Cameraman: Career Summary, Job Outlook, and Training Requirements

A cameraman or camera operator uses a variety of electronic media to record and produce images for various media and technological outlets. Learn about the training requirements, get predictions on job growth and find out what the salary expectations are for a career as a cameraman. Schools offering Digital Cinematography degrees can also be found in these popular choices.

What does a Cameraman Do?

A cameraman, or woman, captures or produces images for use on TV, video, film or sometimes on computer. They can use their skills to film television series, movies, sporting events, music videos, online video and news broadcasts. Camera operators hand their filmed material off to an editor who splices it into a finished product. Some are trained to edit their own recordings. Camera operators who work for news agencies generally work under tight deadlines and often must film recordings in short periods of time.

Camera operators are either independently employed or work for small companies, large networks or production studios. Operators may work with a team if the production is especially large. Some cameramen use their skills to film private events, such as weddings. Regardless of subject matter, operators should have a good grasp on cinematography techniques, such as sound, lighting and color schemes. They should also understand satellite technologies, as a camera operator may transmit live video via satellite feed.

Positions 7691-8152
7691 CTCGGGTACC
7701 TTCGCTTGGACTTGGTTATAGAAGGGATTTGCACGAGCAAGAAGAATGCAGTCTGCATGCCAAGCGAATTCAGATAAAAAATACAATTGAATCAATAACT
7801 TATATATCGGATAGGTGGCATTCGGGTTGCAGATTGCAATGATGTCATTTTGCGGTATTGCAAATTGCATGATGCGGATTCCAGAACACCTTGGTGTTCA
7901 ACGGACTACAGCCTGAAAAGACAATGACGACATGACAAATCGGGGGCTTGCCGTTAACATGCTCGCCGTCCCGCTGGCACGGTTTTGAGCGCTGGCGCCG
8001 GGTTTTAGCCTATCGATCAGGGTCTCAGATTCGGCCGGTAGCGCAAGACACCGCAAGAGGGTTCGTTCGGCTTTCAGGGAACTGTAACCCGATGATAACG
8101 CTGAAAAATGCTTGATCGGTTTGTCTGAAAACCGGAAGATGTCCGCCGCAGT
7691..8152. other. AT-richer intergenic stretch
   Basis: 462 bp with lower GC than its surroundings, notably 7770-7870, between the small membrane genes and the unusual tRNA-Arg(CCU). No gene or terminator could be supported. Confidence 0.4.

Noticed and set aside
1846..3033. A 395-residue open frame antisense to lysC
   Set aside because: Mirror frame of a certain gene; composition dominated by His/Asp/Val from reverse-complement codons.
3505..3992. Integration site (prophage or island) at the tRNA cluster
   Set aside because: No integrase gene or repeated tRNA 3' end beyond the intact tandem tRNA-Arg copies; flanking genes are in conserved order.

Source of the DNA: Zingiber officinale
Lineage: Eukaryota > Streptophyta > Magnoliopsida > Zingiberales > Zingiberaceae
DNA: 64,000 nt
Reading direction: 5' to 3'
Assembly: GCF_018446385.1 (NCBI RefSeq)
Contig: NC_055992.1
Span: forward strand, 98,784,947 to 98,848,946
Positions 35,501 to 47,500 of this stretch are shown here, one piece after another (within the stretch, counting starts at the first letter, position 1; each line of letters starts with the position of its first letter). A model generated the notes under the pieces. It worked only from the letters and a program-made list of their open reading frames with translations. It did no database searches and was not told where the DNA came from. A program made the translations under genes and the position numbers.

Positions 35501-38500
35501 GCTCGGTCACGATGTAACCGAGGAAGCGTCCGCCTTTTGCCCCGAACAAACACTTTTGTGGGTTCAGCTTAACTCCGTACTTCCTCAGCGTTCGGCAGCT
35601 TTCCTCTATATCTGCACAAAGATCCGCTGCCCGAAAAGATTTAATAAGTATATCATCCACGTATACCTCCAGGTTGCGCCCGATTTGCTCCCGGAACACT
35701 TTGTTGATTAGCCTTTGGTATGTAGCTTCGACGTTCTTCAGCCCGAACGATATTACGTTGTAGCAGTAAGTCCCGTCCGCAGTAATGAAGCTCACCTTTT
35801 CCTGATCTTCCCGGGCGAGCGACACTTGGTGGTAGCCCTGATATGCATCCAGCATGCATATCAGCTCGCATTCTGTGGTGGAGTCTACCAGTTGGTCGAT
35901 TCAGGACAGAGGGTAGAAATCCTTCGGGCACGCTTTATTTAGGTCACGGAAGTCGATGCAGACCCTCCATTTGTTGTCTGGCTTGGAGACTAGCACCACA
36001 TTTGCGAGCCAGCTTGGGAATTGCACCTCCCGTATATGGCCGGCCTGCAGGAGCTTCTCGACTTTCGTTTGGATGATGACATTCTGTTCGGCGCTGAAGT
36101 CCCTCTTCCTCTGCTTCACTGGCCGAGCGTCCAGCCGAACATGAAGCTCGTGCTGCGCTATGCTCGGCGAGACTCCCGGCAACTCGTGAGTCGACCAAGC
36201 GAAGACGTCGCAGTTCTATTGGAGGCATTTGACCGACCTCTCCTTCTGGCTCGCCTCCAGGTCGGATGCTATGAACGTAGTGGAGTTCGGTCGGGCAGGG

What are the Training Requirements to Become a Cameraman?

Pursuing a formal education or gaining knowledge through training and experience are both options toward becoming a professional cameraman. Multimedia and media arts coursework are often part of a bachelor degree program in something like film and media production or in more focused certificate programs, such as in cinematography. Many camera operators begin training by shadowing an expert in the field and building their references and connections through hands-on experience. Working as an intern at a news station or filming for a college television network are also first work experiences.

What is the Job Outlook and Salary?

The job field for camera operators is very competitive. Growth has been predicted to be 11% from 2008-2018 by the U.S. Bureau of Labor Statistics or BLS (www.bls.gov). An increase in productions and broadcasts for the Internet will provide additional employment opportunities for camera operators. The BLS reported a mean salary of $48,450, as of May 2010, for this profession.

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